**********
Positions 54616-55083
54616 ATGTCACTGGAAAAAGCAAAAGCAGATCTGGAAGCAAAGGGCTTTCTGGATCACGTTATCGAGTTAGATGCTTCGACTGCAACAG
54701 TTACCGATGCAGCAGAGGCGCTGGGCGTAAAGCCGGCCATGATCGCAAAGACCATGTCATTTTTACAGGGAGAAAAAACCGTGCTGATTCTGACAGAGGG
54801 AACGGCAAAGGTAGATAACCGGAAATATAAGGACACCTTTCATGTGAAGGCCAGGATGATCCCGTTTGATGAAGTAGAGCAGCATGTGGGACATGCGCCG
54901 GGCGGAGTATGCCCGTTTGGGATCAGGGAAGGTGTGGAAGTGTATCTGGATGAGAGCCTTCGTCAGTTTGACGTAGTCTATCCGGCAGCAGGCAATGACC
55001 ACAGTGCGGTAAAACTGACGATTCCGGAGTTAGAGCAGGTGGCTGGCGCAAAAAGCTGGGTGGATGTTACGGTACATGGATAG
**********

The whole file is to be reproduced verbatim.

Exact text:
Positions 54616-55083
54616 ATGTCACTGGAAAAAGCAAAAGCAGATCTGGAAGCAAAGGGCTTTCTGGATCACGTTATCGAGTTAGATGCTTCGACTGCAACAG
54701 TTACCGATGCAGCAGAGGCGCTGGGCGTAAAGCCGGCCATGATCGCAAAGACCATGTCATTTTTACAGGGAGAAAAAACCGTGCTGATTCTGACAGAGGG
54801 AACGGCAAAGGTAGATAACCGGAAATATAAGGACACCTTTCATGTGAAGGCCAGGATGATCCCGTTTGATGAAGTAGAGCAGCATGTGGGACATGCGCCG
54901 GGCGGAGTATGCCCGTTTGGGATCAGGGAAGGTGTGGAAGTGTATCTGGATGAGAGCCTTCGTCAGTTTGACGTAGTCTATCCGGCAGCAGGCAATGACC
55001 ACAGTGCGGTAAAACTGACGATTCCGGAGTTAGAGCAGGTGGCTGGCGCAAAAAGCTGGGTGGATGTTACGGTACATGGATAG